This is the time of year that hundreds of people would make the trip to see Charlie Munger — Berkshire Hathaway’s vice-chairman and Warren Buffett’s long-time business partner. The legendary investor and polymath headlines the Annual Meeting of Shareholders of the Daily Journal Corporation (DJCO) in Los Angeles.
Yet like almost every in-person event this year, the meeting will be held virtually because of the COVID-19 pandemic. The event will be live-streamed on Yahoo Finance on Feb. 24 at 1 p.m. ET/ 10 a.m. PT, available on the site’s homepage.
“We won’t be able to join each other in person this year, but I hope that many shareholders will join our annual meeting online. In the meeting, Jerry [Salzman] and I, as usual, will answer many questions,” Munger wrote in a letter to shareholders last month.
While Buffett is the more public and recognizable face of Berkshire Hathaway (BRK-B, BRK-A), however, the iconic conglomerate was built on Munger’s blueprint of moving beyond the so-called “cigar-butt” investing to “buying wonderful businesses at fair prices.”
Thousands usually make the pilgrimage to Omaha, Nebraska, to listen to Buffett and Munger during Berkshire Hathaway’s annual meeting. Still, Munger’s devoted followers— affectionately nicknamed by him as “groupies” — travel to Los Angeles for the Daily Journal annual meeting, where he holds court as chairman.
Shareholders and value investing enthusiasts also used to make the trip for Pasadena, Calif.-based Wesco Financial Corp. meeting before Berkshire acquired it.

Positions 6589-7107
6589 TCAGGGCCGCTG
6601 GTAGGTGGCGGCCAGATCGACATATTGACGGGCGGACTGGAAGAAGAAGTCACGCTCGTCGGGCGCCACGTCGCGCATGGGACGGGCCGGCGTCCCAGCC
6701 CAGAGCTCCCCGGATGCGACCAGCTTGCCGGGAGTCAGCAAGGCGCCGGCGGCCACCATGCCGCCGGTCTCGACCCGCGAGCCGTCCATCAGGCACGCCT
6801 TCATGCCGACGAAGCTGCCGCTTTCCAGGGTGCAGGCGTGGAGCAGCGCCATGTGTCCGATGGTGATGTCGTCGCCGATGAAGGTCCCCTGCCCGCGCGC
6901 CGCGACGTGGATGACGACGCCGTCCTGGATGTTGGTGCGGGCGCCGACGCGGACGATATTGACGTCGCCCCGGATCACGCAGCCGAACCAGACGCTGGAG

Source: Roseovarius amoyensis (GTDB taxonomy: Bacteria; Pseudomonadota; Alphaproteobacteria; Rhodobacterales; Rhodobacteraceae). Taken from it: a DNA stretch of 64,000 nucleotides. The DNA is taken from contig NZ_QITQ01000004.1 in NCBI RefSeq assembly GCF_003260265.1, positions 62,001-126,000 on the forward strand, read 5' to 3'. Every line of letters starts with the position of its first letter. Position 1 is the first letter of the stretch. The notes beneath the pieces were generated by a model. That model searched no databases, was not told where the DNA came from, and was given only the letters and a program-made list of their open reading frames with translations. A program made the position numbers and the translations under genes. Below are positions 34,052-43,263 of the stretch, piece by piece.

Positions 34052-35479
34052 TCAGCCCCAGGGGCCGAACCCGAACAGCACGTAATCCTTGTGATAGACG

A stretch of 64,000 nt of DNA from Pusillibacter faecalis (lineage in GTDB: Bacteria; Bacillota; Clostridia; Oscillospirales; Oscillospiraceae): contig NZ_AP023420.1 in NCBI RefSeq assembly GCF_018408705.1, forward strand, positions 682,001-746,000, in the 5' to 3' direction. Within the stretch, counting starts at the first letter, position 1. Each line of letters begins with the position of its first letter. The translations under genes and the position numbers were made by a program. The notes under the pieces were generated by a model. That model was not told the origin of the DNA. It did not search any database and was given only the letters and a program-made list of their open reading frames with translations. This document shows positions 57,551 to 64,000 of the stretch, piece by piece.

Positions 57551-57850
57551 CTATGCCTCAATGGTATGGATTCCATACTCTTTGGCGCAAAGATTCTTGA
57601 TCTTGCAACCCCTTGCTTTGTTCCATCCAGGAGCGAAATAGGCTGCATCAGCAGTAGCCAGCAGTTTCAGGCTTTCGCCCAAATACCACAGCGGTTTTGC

While there were only 410 shareholders of record of Daily Journal’s common stock as of Dec. 15, according to its annual report, Munger attracts a sizable and engaged audience each year, including non-shareholders, to hear his wisdom and maxims about business, investing, and life. He also talks about the Daily Journal’s business.
The company publishes ten newspapers, including the Los Angeles Daily Journal and the San Francisco Daily Journal. Journal Technologies provides case management software for courts and other justice agencies. The software business accounted for 71% of its total operating revenues in fiscal 2020, up from 65% of total revenues in 2019, according to its annual report.
In the shareholder letter, Munger noted that after many years as a “cash cow,” the newspaper business broke even, posting revenue of $14.695 million, down 14% from the prior year. Meanwhile, the “much more important” software business delivered $35.247 million in revenue, up 12% from the year-ago period.
“I am very optimistic about the eventual success of the Company’s software business, but I expect this to take considerable time. In the Company’s newspaper business, my best hope is for it to turn a modest profit each year for many years to come,” Munger wrote.
As of Sept. 30, the Daily Journal Corporation held $28.96 million in cash and had a stock portfolio valued at $179.37 million. The portfolio includes investments in Bank of America (BAC), Wells Fargo (WFC), US Bancorp (USB), and Posco (PKX), according to the most recent 13-F securities filing. The portfolio of five companies includes one based in foreign currency.
“This trove of liquid wealth backs up the Company’s operating businesses,” Munger wrote. “The Company’s liquid wealth came from retained newspaper earnings, multiplied by seizing opportunities of a type no longer widely available.”
Munger added that the stock portfolio’s value reached $260 million on Dec. 31, up 45% from the end of September. He noted that “shareholders should not expect any significant appreciation above that level anytime soon.”
Shares of Daily Journal Corporation closed at $404 on Dec. 31, a price “reached amid (1) much speculative frenzy and (2) much forced buying by index funds,” Munger wrote.
The stock price closed at $329.06 on Friday, down $10.35, or a decline of 3.05%, from the previous session.
Questions can be submitted to DailyJournalQuestions@yahoofinance.com by 8 p.m. ET on Feb. 15.
Julia La Roche is a correspondent for Yahoo Finance. Follow her on Twitter.
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